Patrick Forquer: I do think that was some of the most clever marketing of the year.
Spencer Burke: To put a hip-hop song on the country charts? It worked, obviously.
PJ Bruno: Yeah.
Patrick Forquer: I love the song. Lil Nas is [inaudible] great Twitter follower.
Spencer Burke: He's your follower?
PJ Bruno: He follows you?
Patrick Forquer: He's a huge fan of mine. No, sorry. Great Twitter follow. Yeah, definitely. The Internet is going crazy. Every time he puts out a remix, it just continues to stay [up].
Spencer Burke: Mariah Carey might be the next one.
Patrick Forquer: Mariah Carey.
Spencer Burke: I think people are trying to be really clever and use new platforms. This is getting totally off our topic, but it's related to music streaming, and actually streaming on YouTube as well.
Patrick Forquer: TikTok.
Spencer Burke: TikTok, yeah. I think the two really exciting and cool things and clever things about what they did ... First, if you're a hip-hop artist, breaking into the hip-hop charts is really hard. There's just a lot going on there. A lot of people are trying to do that. A lot of things sound pretty similar. Country, however, way easier to disrupt. So from a marketing perspective ... And this happens in the App Store too. People look at which categories and try to figure out what's the best category for me to rise through the rankings. So just being super clever about doing that, then it happened to get him all of this press because they kicked it off the country charts. That's when Billy Ray came in. Some really brilliant marketing there. Then using social media, including emerging platforms like TikTok, to help build a following, he's done that in a way that no other modern artist has to this level.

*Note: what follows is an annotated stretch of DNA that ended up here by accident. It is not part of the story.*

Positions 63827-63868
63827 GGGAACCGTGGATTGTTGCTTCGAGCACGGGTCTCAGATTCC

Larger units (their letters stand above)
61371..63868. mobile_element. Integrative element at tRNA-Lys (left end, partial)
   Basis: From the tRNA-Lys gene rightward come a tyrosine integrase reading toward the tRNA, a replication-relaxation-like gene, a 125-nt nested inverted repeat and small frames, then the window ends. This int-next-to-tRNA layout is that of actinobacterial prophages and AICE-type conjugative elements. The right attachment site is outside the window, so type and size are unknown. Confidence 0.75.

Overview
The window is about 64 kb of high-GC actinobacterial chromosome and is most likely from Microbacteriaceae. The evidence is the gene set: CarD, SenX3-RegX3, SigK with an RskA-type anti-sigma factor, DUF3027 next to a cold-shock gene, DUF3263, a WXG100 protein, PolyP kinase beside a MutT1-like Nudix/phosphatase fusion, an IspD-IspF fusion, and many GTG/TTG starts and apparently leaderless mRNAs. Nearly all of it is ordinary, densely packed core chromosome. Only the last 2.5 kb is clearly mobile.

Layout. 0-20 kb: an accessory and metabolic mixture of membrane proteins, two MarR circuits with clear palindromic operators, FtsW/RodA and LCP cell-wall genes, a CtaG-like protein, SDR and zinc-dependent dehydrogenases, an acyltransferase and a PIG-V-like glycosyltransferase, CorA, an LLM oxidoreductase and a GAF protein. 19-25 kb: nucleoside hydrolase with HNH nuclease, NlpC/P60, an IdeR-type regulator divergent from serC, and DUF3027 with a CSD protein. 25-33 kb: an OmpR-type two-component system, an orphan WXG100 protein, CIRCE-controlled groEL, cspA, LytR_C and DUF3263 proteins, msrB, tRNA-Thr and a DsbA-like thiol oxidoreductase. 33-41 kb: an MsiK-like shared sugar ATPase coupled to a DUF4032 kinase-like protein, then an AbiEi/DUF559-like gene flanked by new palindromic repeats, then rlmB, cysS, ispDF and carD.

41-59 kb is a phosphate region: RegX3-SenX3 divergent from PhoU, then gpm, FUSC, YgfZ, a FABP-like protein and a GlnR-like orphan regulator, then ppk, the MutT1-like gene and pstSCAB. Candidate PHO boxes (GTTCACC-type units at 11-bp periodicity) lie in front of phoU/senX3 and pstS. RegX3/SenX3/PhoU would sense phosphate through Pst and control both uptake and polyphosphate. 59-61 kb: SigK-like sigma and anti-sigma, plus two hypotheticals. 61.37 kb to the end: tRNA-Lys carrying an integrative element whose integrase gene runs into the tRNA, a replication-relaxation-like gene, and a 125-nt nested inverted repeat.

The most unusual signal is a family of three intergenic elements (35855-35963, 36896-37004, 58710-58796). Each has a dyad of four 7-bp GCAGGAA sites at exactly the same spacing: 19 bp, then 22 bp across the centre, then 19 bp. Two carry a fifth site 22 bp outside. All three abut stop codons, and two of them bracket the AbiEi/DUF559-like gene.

PJ Bruno: HBO and Disney could take a note, I guess, from the kid.
Patrick Forquer: Or PJ Bruno.
PJ Bruno: We'll see.
Patrick Forquer: We'll have to put you out there, PJ.
PJ Bruno: That's about all the time we have for today, gents. I'd like to thank Spencer Burke and Patrick Forquer for being here with me. Thanks, guys.
Spencer Burke: Thanks, PJ.
Patrick Forquer: Thanks for having us.
PJ Bruno: And thank you for stopping by. Take care.